File No. 9757.

The Secretary of State to Chargé Brown.

No. 287.]

Sir: I inclose a copy of a letter in which the foreign secretary of the American Board of Commissioners for Foreign Missions requests the department to endeavor to prevent the opening by Turkish officials of the mail of American missionaries.

You are requested to remind the Sublime Porte of its assurances given in 1892, and the positive orders which it issued in the latter part of April of that year not to detain letters addressed to Americans. (See Foreign Relations, 1892, p. 561.)

I am, etc.,

E. Root.

The foreign secretary of the American Board of Commissioners for Foreign Missions to the Secretary of State.

Sir: From different parts of the Turkish Empire reports are coming to us announcing that the local officials of the Turkish Government have again begun opening the letters of our American missionaries, which are properly sealed and properly stamped for transmission through the mails. We understand that from the beginning our Government has insisted that the private mails’ of Americans shall be inviolate. It is evident that if the Turkish Government is permitted thus to open the letters of some of our American missionaries they will quickly assume the right to open all, and thus they will render the mail service of Turkey practically useless to us. I would therefore, on behalf of this board, respectfully ask that this matter receive the immediate attention of the State Department, in order that American interests in Turkey may be properly [Page 1068] guarded and their rights as American citizens not infringed upon in order to satisfy the curiosity of the Turkish local officials.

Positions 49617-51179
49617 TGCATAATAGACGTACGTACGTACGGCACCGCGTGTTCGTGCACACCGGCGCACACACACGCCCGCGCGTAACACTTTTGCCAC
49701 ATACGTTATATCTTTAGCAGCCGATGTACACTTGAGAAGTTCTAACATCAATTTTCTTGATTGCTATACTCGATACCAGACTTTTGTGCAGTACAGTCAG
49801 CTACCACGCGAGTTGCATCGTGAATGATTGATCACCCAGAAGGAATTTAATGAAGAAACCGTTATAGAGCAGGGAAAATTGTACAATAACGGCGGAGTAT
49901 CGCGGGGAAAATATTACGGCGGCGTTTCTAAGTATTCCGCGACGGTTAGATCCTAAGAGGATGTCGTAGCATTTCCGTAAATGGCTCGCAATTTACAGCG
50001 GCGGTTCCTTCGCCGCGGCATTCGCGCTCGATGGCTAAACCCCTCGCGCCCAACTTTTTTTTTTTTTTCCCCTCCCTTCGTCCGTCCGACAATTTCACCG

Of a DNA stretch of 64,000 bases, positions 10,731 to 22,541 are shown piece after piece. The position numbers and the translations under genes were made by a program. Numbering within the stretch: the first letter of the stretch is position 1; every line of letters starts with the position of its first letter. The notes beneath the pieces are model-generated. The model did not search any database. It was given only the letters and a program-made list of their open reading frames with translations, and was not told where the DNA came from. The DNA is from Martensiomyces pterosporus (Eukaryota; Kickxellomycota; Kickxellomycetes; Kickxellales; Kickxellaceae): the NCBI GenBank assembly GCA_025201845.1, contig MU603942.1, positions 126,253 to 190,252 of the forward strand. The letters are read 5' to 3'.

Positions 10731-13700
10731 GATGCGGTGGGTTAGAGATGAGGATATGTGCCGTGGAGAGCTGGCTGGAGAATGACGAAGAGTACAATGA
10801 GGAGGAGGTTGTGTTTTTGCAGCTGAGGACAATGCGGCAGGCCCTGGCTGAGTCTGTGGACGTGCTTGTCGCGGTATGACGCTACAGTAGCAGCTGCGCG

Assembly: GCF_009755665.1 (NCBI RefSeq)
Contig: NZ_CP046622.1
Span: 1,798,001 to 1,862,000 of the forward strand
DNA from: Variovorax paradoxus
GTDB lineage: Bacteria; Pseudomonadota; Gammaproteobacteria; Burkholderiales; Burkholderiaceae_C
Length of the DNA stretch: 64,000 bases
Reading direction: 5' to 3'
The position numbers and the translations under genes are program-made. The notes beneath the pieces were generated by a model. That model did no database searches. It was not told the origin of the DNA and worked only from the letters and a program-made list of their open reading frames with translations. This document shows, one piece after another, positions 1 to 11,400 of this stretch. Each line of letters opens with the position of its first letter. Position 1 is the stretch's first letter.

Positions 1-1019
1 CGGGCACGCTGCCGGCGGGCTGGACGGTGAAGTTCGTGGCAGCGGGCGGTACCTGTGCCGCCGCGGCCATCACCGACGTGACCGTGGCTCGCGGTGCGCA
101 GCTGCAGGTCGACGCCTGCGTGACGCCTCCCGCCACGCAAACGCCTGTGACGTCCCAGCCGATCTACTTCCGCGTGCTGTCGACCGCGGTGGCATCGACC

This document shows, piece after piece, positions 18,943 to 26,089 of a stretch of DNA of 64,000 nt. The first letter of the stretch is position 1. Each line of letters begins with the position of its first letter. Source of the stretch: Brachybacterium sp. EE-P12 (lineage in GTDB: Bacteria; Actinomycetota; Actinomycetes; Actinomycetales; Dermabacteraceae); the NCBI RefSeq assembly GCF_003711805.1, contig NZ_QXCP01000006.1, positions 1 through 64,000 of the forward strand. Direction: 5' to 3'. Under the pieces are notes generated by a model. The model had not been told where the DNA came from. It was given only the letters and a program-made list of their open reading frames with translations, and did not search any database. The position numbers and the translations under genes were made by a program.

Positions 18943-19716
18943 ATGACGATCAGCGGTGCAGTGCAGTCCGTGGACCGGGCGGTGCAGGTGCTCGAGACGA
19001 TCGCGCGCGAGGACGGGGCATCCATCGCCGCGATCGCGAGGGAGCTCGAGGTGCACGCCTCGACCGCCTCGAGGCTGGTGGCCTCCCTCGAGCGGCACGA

The infringements to which I refer occurred recently in relation to the mail of Doctor Underwood, our missionary at Erzroom, eastern Turkey, and the mail of Mr. Clark, our missionary at Monastir, in European Turkey. There may be other cases reported.

I remain, etc.,

James L. Barton.